- Nearly 1 in 5 consumers plan to participate in Dry January this year, according to a new survey by Morning Consult. Millennials are driving participation, with 27% planning to abstain from alcohol for at least some of the month, up from 16% in 2021.
- While 52% of consumers said they would not drink alcoholic beverages at all during the entire month, roughly half plan to drink at least for a few days. And most participants will be drinking beverages that are always alcohol free. Only about 3 in 10 said they intend to purchase nonalcoholic beer, wine and cocktails.
- A slate of new nonalcoholic beverage offerings are vying to tempt consumers with new flavors and functionalities, including from AB InBev, Stella Rosa and musician Katy Perry.
Many Dry January participants are not yet ready to commit to a fully alcohol-free lifestyle for the month. And based on their motivations for eschewing adult beverages, it's easy to see why.
More than 9 in 10 are participating in Dry January to be healthier, according to the Morning Consult survey. Seventy percent are simply trying to reduce how much they drink, while 62% are looking for a reset. Avoiding alcohol for at least a few days achieves these goals for many consumers. This may also be the reason behind Dry January's growing popularity, according to an analysis by Morning Consult analyst Emily Molquin.
Dry January participants are more likely than consumers overall to say they plan to buy nonalcoholic options this month, Morning Consult found. For example, only 12% of all drinkers expect to buy alcohol-free beer in January, compared to 33% of Dry January participants. But most are still choosing moderation over substitution.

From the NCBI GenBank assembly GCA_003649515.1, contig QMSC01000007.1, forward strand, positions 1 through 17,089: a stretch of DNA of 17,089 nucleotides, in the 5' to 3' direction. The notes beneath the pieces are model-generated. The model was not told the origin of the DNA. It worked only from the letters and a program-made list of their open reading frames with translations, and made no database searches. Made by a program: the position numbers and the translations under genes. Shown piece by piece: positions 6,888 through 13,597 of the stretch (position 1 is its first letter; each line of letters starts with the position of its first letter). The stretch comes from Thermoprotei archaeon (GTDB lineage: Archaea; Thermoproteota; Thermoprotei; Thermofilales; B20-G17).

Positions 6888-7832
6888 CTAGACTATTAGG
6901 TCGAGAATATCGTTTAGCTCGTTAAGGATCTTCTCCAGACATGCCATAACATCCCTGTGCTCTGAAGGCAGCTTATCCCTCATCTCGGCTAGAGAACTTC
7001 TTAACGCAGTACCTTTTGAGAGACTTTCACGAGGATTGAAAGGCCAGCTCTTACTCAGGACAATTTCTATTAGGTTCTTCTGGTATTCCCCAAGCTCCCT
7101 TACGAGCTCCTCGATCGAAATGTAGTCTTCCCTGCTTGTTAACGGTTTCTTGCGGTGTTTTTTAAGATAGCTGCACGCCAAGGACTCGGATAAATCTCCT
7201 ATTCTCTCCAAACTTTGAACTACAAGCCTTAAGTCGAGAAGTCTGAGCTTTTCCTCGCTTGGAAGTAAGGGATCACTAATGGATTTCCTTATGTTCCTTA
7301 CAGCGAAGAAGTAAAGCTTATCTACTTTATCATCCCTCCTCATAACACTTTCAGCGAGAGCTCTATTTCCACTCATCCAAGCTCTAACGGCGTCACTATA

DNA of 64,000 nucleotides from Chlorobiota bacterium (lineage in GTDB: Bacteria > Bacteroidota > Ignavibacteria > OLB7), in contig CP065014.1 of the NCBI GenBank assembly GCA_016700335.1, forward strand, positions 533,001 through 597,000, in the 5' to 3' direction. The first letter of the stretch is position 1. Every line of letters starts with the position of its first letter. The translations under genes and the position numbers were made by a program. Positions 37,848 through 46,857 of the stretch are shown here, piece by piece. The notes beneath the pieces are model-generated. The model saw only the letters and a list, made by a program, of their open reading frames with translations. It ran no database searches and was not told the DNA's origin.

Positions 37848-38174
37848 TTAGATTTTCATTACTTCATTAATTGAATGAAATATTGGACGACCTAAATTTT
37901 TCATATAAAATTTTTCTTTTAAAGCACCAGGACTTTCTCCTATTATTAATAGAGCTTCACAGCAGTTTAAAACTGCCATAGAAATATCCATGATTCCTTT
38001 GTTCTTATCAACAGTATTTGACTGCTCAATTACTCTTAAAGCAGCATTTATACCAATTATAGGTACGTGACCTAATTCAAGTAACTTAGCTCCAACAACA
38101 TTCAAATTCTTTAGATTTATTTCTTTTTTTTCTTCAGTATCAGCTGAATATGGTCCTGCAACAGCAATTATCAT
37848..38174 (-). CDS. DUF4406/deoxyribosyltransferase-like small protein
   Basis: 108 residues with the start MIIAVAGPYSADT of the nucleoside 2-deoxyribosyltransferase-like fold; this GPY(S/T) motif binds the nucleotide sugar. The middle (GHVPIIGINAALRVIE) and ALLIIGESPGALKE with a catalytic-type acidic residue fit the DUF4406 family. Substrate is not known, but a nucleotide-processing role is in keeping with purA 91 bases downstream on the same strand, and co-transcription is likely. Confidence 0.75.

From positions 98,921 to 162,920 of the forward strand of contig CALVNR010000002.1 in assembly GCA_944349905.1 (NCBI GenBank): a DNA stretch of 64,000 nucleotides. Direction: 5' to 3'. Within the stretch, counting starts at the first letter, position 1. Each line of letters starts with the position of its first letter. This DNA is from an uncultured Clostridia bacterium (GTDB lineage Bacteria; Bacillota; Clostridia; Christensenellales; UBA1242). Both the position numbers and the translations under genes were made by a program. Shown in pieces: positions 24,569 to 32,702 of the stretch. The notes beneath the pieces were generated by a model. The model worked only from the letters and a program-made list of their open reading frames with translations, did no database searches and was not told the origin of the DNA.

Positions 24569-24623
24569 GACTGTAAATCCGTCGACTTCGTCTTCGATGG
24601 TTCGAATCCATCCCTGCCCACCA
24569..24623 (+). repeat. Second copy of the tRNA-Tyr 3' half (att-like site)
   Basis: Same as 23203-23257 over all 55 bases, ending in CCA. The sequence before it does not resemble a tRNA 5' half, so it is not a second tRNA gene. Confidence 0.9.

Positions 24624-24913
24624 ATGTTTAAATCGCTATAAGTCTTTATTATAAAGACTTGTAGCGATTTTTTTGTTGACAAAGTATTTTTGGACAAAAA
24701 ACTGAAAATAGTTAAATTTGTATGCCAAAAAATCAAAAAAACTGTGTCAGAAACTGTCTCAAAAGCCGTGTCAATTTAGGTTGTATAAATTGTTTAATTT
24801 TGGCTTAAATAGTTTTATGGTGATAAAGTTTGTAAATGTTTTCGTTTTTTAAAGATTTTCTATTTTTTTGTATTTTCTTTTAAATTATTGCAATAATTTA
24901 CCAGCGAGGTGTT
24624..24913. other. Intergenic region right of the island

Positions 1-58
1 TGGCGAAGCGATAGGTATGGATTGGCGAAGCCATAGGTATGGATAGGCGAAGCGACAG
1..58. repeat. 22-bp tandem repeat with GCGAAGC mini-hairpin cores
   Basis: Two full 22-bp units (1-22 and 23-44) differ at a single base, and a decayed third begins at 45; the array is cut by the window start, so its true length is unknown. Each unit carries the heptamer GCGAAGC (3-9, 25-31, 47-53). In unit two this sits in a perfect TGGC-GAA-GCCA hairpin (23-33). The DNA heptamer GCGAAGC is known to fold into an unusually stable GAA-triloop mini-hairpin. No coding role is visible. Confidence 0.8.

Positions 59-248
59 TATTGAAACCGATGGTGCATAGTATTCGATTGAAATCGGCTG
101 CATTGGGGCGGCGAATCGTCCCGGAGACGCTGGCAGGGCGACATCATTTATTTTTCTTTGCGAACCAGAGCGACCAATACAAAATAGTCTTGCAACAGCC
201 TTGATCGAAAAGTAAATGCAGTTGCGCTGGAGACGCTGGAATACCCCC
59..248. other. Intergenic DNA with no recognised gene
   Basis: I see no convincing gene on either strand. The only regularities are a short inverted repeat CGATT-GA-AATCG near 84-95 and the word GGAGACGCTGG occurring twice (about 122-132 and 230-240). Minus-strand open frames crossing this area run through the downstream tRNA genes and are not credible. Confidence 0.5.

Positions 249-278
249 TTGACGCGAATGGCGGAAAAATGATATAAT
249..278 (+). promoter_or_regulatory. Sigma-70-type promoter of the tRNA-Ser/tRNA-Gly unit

That's not for a lack of choices. In the past month, a series of alcohol-free options have debuted with the goal of addressing consumers' desire for healthier drinks. In December, craft beer giant Sierra Nevada introduced Hop Splash, a 0.0% alcohol sparkling water infused with Citra and Amarillo hops and available in peach, mango and grapefruit varieties. This past week, Riboli Family Wines' Stella Rosa brand introduced a nonalcoholic line of semi-sweet wines said to have 30% fewer calories than traditional options.
Corona recently launched Sunbrew 0.0%, said to be the first alcohol-free beer to contain 30% of the recommended daily intake of vitamin D per 330-milliliter serving in Canada, where it is making its debut. AB InBev, which owns the rights to Corona everywhere but the U.S., plans to next launch Sunbrew in the U.K., followed by more countries in Europe, South America and Asia.
And last week, Katy Perry introduced De Soi, a line of alcohol-free apertifs developed with premium botanic beverage maker Amass. It includes three varieties — Golden Hour, Champignon Dreams and Purple Lune — that feature botanicals such as blackcurrant, birch and yuzu along with adaptogens like ashwagandha, maca and reishi mushroom. The ingredients can help relax and revitalize, a press release noted, without alcohol.